DURANT, OK -- Nursing homes in Oklahoma could soon be required to have surveillance cameras throughout the facilities, and residents could choose to have them placed in their rooms. The proposed bill has yet to receive a 'no' vote
The full Senate and a House committee both approved the bill unanimously. The author and supporters of Senate Bill 587, also known as the "Protect Our Loved Ones" Act, say the bill will hold nursing homes accountable.
If passed, residents or a family member could put recording cameras in the resident's room. They can place the camera out in the open or conceal it. And the bill prohibits nursing homes from refusing to admit a resident who wants a camera, and the home could not remove it.
The bill also requires nursing homes to put cameras around their facility in common areas like the living room, dining area, entrance and exits.
Supporters of the bill say this will deter crime and protect the safety of the elderly, but some believe requiring nursing homes to buy the surveillance cameras is money that could be spent more effectively on training, benefits and wages.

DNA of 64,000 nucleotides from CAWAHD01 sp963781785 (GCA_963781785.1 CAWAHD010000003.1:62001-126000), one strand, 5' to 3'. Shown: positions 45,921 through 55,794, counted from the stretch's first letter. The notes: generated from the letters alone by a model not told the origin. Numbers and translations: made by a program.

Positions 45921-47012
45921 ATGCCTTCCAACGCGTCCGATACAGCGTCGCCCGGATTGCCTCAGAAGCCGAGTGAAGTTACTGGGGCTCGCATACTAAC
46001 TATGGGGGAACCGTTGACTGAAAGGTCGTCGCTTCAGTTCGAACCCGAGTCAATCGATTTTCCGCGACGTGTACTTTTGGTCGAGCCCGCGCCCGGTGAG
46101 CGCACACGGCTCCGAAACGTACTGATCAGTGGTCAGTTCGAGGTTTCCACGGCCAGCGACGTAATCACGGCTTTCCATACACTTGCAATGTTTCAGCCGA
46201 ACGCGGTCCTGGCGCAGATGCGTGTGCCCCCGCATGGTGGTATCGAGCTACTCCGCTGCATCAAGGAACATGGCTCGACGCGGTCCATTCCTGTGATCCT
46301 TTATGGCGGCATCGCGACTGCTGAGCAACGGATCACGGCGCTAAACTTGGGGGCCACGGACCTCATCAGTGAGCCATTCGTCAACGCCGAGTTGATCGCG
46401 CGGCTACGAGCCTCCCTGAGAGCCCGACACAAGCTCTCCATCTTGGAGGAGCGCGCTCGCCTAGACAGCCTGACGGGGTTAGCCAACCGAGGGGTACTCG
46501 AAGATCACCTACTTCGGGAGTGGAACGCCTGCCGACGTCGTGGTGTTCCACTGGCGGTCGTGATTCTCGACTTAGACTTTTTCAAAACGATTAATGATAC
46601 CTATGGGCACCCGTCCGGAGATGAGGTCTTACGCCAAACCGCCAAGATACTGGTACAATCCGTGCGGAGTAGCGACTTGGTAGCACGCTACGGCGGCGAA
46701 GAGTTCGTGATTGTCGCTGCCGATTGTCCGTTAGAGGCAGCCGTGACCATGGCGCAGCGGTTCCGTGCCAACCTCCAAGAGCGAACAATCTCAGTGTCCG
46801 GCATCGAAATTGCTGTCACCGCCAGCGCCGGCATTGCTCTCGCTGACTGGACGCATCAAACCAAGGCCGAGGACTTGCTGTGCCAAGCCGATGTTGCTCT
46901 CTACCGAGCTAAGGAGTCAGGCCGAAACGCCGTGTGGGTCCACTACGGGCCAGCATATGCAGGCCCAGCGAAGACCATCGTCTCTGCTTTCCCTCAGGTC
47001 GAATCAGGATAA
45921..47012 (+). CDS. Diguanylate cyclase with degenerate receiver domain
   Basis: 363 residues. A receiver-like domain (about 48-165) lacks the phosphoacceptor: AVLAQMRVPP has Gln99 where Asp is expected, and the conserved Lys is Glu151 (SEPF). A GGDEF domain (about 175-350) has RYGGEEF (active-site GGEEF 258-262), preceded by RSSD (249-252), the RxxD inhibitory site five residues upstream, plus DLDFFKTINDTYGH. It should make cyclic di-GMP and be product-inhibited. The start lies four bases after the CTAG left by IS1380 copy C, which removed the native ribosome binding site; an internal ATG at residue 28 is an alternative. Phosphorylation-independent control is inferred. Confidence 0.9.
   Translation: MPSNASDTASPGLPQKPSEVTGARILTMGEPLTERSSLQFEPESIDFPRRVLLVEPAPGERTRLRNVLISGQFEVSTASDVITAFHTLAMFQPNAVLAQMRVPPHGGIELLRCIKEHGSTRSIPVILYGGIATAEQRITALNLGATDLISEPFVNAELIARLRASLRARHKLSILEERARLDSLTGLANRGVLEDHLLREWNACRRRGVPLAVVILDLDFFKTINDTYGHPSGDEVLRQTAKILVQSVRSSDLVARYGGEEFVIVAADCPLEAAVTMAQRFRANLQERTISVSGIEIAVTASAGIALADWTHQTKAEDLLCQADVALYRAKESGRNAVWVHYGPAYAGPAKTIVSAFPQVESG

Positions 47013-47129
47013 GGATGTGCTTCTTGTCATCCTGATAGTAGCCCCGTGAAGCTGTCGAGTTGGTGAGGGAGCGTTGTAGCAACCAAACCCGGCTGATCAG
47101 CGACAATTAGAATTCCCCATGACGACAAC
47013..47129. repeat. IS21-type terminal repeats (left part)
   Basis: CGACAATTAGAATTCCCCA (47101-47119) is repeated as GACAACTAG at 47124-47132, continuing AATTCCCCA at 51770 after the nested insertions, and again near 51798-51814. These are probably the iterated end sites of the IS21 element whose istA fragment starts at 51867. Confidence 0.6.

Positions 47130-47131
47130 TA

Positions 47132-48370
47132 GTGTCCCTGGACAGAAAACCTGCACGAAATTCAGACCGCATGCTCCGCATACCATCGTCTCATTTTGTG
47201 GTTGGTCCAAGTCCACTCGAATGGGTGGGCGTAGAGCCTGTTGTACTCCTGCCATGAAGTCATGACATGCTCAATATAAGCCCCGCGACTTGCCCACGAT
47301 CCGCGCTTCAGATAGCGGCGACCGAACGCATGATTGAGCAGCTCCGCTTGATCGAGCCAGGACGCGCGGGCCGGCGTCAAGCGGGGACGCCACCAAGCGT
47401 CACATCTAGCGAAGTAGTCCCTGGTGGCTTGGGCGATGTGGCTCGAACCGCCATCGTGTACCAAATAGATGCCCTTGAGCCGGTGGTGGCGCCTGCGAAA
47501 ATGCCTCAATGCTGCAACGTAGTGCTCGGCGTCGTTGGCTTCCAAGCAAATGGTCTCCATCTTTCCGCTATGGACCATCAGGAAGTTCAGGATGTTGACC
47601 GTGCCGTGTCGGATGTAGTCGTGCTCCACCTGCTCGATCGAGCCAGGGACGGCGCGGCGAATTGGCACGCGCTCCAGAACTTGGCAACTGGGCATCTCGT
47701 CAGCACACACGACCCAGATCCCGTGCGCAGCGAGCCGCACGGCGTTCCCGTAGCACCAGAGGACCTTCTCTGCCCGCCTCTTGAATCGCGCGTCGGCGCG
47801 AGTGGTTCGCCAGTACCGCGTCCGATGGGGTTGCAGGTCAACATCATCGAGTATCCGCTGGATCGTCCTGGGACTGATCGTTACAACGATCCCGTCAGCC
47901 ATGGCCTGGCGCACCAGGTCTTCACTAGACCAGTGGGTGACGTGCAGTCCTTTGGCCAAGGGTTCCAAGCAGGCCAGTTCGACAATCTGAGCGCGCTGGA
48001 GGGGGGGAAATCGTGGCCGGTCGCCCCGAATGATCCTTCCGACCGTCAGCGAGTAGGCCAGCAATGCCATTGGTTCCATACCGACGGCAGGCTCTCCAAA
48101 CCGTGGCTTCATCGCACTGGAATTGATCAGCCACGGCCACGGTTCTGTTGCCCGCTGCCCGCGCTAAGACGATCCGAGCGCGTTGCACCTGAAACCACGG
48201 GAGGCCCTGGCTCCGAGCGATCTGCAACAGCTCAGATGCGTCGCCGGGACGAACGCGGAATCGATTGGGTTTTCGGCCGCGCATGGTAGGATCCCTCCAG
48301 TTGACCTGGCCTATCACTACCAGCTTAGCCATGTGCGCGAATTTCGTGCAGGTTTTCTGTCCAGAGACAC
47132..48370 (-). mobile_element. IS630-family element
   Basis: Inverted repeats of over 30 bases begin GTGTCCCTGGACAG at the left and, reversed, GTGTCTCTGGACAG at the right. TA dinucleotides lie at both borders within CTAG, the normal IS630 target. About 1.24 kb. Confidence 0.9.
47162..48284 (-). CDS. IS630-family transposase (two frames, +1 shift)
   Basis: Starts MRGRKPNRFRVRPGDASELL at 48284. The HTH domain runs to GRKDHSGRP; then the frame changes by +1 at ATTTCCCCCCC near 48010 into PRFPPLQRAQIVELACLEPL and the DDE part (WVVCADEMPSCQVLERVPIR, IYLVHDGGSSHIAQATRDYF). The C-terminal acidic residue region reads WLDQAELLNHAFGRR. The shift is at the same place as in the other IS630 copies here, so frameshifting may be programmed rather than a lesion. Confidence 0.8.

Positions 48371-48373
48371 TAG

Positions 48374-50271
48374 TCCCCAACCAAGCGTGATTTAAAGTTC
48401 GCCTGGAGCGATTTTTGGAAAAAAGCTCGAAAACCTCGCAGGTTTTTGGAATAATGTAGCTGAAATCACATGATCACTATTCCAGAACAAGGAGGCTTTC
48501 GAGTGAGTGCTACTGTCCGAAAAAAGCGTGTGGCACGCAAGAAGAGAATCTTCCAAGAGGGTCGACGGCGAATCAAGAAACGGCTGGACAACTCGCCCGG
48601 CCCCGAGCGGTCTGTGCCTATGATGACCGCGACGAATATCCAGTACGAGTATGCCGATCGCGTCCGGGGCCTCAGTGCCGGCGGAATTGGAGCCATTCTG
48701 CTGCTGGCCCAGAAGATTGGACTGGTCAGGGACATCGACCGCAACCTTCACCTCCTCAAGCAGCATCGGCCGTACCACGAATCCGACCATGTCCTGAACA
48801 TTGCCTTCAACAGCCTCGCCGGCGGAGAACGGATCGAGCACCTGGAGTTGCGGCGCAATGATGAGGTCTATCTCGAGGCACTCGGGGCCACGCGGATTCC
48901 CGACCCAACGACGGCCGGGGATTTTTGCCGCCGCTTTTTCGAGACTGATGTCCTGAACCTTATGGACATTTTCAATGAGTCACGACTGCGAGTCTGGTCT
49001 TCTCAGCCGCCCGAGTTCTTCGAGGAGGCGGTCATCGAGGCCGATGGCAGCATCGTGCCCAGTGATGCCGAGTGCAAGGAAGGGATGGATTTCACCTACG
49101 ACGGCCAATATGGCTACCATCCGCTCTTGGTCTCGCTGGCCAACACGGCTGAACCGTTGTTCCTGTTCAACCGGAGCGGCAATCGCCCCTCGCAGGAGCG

Heartland Plaza in Durant has already installed surveillance cameras on their own outside their facility and in the hallways, but not in individual rooms.
The administrator says it's too bad it has to come to this, but she recognizes the benefits.
"We want to have proof that nothing is going on. But you know, with families and residents you always want to make sure that everything's going right. So, it could be positive for us but we really don't worry that it's not, because we try to give really good care here and have a good staff to take care of these people," Heartland Plaza administrator Jenny Simmons said.
It's still in question as to who will monitor the video tapes, have access to them, and report problems.
Texas already enacted this same bill ten years ago. Oklahoma's bill will now head to the full House for a vote.